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Incunabula

The word incunabulum (the plural is incunabula) derives from the Latin term meaning swaddling clothes. The term is most often used to refer to the infancy of European printing and specifically as a book prior to 1501 A.D. These books were typeset and printed by hand from moveable type. The Association of the Bar of the City of New York has 24 works bound in 17 volumes.

Accursius,. Codex Justinianus [with the Glossa ordinaria of Accursius and the Summaria of Hieronymus Clarius] Venice : Bernardinus Stagninus, 1495.

The Codex Justinianus was the first part of the Corpus Juris Civilis to be completed in 529. It collects the statutes (constitutiones) of the Roman Emperors. The earliest “constitutio” preserved in the code was made from Emperor Hadrian. The latter codes come from Justinianus himself. A second edition of the Codex was issued in 534. (Burdick, Principles of Roman Law)

Bartolomeo, da Brescia. Casus Decretorum Bartholomei Brixiensis. In vrbe Basilien[si] [Basel] : per Nicolaum Kesler, 1489. Bound with: Casus breves Decretalium [Sexti et Clementinarum] / attributed to Michael de Dalen; printed by Johann Koelhoff the elder of Cologne, 1485.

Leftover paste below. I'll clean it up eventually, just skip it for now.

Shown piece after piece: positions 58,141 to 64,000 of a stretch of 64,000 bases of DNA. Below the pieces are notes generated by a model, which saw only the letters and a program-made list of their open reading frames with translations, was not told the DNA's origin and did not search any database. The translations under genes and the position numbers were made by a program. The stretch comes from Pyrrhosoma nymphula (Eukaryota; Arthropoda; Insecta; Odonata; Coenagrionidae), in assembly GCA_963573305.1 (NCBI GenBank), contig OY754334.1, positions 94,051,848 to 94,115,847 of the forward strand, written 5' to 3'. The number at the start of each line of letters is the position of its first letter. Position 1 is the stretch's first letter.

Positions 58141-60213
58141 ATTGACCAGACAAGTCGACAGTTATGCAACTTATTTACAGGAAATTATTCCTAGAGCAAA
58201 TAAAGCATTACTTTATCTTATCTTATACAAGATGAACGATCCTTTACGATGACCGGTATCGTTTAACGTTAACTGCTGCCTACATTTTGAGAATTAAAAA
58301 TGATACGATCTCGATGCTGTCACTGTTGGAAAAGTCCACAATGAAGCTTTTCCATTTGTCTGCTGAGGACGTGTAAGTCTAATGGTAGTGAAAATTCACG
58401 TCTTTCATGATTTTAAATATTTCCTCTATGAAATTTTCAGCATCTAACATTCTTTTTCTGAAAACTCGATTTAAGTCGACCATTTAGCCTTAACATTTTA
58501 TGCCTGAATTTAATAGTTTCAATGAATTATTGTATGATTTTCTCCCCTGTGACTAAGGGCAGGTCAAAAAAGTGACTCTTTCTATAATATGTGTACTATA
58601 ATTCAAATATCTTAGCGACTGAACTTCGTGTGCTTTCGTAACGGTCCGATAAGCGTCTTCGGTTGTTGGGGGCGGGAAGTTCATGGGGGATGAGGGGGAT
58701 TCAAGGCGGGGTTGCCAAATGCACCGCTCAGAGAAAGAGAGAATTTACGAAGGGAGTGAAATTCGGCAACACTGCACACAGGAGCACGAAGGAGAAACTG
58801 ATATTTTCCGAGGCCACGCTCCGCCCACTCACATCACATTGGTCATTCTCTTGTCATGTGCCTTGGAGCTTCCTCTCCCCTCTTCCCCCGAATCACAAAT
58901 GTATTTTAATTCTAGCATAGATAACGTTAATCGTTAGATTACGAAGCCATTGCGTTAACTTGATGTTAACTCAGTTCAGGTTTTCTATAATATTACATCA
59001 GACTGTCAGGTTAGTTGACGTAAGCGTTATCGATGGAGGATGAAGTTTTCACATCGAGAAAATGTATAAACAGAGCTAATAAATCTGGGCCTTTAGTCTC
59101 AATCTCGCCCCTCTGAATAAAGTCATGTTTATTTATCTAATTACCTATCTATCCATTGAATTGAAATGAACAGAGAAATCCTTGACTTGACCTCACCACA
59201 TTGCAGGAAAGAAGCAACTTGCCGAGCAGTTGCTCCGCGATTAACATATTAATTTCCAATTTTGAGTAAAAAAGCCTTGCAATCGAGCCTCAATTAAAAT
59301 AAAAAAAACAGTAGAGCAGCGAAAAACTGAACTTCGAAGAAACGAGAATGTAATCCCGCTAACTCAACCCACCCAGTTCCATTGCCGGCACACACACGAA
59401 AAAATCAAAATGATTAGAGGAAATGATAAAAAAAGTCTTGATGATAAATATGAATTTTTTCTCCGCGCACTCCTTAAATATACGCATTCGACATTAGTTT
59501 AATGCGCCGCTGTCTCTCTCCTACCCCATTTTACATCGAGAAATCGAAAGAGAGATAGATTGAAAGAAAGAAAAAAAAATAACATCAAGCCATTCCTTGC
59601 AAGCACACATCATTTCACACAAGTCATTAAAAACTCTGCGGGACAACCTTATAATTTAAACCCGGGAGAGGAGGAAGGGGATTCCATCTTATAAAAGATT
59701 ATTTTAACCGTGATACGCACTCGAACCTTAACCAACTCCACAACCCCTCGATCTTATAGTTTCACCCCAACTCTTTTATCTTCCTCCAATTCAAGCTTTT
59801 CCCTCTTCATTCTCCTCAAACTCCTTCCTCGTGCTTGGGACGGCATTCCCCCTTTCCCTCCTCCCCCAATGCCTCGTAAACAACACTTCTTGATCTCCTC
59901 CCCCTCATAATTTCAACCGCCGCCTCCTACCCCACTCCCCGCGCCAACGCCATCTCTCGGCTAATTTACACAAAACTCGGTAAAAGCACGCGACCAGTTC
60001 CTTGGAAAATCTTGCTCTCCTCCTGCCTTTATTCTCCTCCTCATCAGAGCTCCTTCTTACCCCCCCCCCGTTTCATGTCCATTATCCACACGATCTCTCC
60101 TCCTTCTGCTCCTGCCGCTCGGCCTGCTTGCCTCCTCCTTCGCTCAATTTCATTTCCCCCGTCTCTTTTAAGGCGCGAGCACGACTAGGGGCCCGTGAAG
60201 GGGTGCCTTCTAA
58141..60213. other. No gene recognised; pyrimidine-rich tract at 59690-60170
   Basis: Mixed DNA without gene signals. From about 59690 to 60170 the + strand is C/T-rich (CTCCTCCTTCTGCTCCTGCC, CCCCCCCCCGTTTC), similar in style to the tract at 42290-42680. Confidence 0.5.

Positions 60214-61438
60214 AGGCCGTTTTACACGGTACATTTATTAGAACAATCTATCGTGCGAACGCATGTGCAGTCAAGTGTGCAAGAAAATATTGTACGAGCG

Bartholomaeus Brixiensis lived in the first half of the thirtheenth century. He studied Roman law under the jurist Hugolinus and Canon law under Tancredi. Casus Decretorum was important to the student studying canon law and for the lawyer interpreting the law. It was also incorporated into the 1505 Paris edition of Gratian’s Decretum. Bound with Casus Decretum is Casus breves Decretalium printed by Johann Koelhoff. Koelhoff is best remembered as the printer who first used signatures to indicate to the binder the order of the sheets. This eventually became a general practice among printers. (Esdaile, A Students Manual of Bibliography)

Birnbaum, Heinrich von dem. Henricus de Pyro super Institutis. [Cologne : Conrad Winters, ca. 1482]

Chiari, Isidoro. Decretales Gregorii IX. Decretales : cum summariis suis et textuum divisionibus ac etiam rubricarus continuationibus / Hieronymi Clarii Brix Venetis : Baptiste de Tortis, 1498.